“Paying off Justice Thomas, arguably, provided a substantial financial benefit,” said Rosenthal. “But then the payments would not be a ‘gift.’ And, if Crow Holdings took a business deduction, it also would highlight the absurdity of Justice Thomas’ ethics position [that] the tuition payments were merely a gift from a friend.”
The Case Against Thomas
Even if Thomas technically owes taxes on the millions of dollars he’s received from donors, the IRS is unlikely to recoup most of the lost taxes, given that statutes of limitations for IRS audits typically range from three to six years — far shorter than the time period in which Thomas refused to disclose the gifts.
While the federal prosecutors could pursue a fraud case against Thomas, such a claim would be difficult to prove.
“The IRS or the [Justice Department] would have to prove that Thomas understood that this was taxable income and he was trying to hide it from the IRS,” said Hemel at NYU.
Gabe Roth, executive director of the judicial reform nonprofit Fix the Court, agreed that Thomas is unlikely to face tax fraud charges anytime soon.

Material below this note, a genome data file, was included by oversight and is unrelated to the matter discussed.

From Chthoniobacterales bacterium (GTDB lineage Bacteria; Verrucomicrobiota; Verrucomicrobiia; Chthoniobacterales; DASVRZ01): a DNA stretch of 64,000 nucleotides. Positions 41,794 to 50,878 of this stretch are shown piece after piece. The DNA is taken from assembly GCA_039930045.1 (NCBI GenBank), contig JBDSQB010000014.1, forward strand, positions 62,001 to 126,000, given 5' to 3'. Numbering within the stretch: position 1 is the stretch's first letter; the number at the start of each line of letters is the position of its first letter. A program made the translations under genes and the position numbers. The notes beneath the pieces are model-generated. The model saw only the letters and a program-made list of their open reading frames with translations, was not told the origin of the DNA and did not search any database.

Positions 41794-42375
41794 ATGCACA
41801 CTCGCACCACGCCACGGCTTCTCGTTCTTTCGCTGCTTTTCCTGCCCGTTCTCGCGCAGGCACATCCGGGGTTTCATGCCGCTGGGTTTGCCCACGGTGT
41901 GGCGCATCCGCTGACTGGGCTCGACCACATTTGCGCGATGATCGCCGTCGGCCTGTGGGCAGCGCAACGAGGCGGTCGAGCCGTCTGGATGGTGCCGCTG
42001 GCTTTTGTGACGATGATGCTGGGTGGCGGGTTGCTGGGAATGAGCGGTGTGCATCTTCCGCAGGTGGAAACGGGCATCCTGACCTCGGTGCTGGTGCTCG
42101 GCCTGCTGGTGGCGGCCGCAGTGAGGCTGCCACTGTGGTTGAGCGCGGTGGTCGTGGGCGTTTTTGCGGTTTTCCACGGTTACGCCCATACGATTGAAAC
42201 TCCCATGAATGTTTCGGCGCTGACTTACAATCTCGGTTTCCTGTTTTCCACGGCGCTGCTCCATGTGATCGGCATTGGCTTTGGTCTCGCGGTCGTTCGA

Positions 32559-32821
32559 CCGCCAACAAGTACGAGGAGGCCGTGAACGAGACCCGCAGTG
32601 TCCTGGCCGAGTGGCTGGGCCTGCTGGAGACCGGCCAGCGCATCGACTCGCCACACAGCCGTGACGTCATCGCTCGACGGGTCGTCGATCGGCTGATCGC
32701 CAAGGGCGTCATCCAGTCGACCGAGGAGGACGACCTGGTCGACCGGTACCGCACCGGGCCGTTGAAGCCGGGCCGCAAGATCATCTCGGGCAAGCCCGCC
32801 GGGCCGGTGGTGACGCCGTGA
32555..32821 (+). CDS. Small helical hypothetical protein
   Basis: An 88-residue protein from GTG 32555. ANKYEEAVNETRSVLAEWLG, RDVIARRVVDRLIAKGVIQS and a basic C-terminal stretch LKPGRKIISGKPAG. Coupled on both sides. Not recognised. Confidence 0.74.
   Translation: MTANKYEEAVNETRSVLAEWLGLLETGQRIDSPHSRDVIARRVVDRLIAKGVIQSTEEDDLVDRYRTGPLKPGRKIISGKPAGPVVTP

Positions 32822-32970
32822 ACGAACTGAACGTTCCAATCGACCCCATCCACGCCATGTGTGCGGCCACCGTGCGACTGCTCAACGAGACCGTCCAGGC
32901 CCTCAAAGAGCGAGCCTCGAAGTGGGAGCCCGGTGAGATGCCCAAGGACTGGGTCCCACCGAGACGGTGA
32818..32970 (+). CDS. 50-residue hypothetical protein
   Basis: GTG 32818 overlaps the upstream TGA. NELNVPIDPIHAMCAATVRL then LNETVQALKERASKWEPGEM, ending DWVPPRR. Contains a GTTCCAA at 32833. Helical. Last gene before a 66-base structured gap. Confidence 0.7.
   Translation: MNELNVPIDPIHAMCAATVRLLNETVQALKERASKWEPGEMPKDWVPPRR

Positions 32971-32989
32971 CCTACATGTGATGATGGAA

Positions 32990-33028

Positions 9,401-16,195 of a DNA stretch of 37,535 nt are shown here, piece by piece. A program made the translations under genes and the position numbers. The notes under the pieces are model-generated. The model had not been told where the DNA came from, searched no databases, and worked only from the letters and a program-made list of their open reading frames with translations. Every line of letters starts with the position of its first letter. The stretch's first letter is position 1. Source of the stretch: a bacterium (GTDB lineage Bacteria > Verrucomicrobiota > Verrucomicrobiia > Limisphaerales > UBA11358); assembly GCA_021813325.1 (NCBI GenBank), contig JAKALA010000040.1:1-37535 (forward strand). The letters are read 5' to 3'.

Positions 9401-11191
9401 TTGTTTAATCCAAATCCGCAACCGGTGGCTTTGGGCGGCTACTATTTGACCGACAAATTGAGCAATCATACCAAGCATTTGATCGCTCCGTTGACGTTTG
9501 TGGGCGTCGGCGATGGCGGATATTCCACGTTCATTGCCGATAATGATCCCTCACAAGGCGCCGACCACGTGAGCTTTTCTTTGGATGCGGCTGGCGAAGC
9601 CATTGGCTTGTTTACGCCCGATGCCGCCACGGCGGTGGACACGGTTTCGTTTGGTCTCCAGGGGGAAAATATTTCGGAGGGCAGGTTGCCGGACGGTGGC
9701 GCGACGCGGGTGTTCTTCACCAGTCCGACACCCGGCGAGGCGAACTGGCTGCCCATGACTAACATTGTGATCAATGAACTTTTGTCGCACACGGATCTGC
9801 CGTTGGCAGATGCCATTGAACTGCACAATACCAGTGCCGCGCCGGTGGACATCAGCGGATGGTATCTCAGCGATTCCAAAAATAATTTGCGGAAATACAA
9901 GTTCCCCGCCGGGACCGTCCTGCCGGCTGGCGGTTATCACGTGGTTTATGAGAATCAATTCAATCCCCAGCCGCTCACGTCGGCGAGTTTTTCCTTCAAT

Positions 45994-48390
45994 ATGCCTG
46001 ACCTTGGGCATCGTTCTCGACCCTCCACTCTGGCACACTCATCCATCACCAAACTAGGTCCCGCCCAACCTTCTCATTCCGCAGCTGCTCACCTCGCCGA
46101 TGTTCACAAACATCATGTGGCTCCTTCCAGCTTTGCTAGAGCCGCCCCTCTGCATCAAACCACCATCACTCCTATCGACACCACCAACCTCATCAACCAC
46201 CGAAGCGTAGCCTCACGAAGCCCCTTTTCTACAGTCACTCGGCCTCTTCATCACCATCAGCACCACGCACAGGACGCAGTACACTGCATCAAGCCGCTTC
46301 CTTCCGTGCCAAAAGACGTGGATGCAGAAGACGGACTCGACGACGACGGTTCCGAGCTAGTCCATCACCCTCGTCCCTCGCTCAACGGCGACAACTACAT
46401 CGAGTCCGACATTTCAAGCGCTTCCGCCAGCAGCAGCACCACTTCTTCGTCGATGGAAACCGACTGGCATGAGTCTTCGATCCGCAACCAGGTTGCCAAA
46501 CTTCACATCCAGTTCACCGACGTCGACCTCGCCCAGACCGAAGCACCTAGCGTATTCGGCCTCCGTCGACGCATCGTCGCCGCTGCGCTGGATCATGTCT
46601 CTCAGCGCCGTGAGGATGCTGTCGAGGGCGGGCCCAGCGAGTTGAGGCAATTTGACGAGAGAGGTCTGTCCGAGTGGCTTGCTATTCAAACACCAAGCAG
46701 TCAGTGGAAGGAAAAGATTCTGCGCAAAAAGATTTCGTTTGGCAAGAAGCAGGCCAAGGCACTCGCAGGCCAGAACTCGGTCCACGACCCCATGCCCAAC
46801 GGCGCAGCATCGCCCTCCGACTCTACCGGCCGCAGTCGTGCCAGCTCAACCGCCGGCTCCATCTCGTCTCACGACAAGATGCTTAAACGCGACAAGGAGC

“With Thomas, it’s not hard to connect the dots from some of his financial obligations to the conversation with Congressman Stearns to the billionaire buddy program that he was soon enlisted in,” Roth said. “[But] a lot of this also comes down to [the idea that] laws are only as strong as the government’s desire to prosecute, and I can’t imagine a situation where Justice Thomas would be prosecuted.”
Moving forward, concerns about judicial gifts could be addressed by a new Supreme Court ethics code implemented by the justices in November in response to recent scandals. The code prohibits justices from accepting a “gratuity, favor, discount, entertainment, hospitality, loan, [and] forbearance” in most cases, and especially from a “person whose interests may be substantially affected by the performance or nonperformance of the judicial officer’s or employee’s official duties.”
Matt Gardner, a senior fellow at the Institute on Taxation and Economic Policy, believes that ethics reforms like this will be the best way to address Thomas’ questionable behavior. “To me, this sort of example is inevitably going to be primarily, if not entirely, fixable through ethical rules, not through tax rules,” said Gardner.
But Gardner adds that concerns about Thomas’ potential tax bill highlight the need to boost financial support for the IRS, which has been systematically underfunded for years.
“The bottom line is that at this moment, this year, last year, five years ago, twenty years ago, this entire time, there’s been very little effort by the IRS to police this gray area in the law,” said Gardner. “If the allegations in the ProPublica article are true, then this is a really dramatic indication that the gift tax isn’t working.”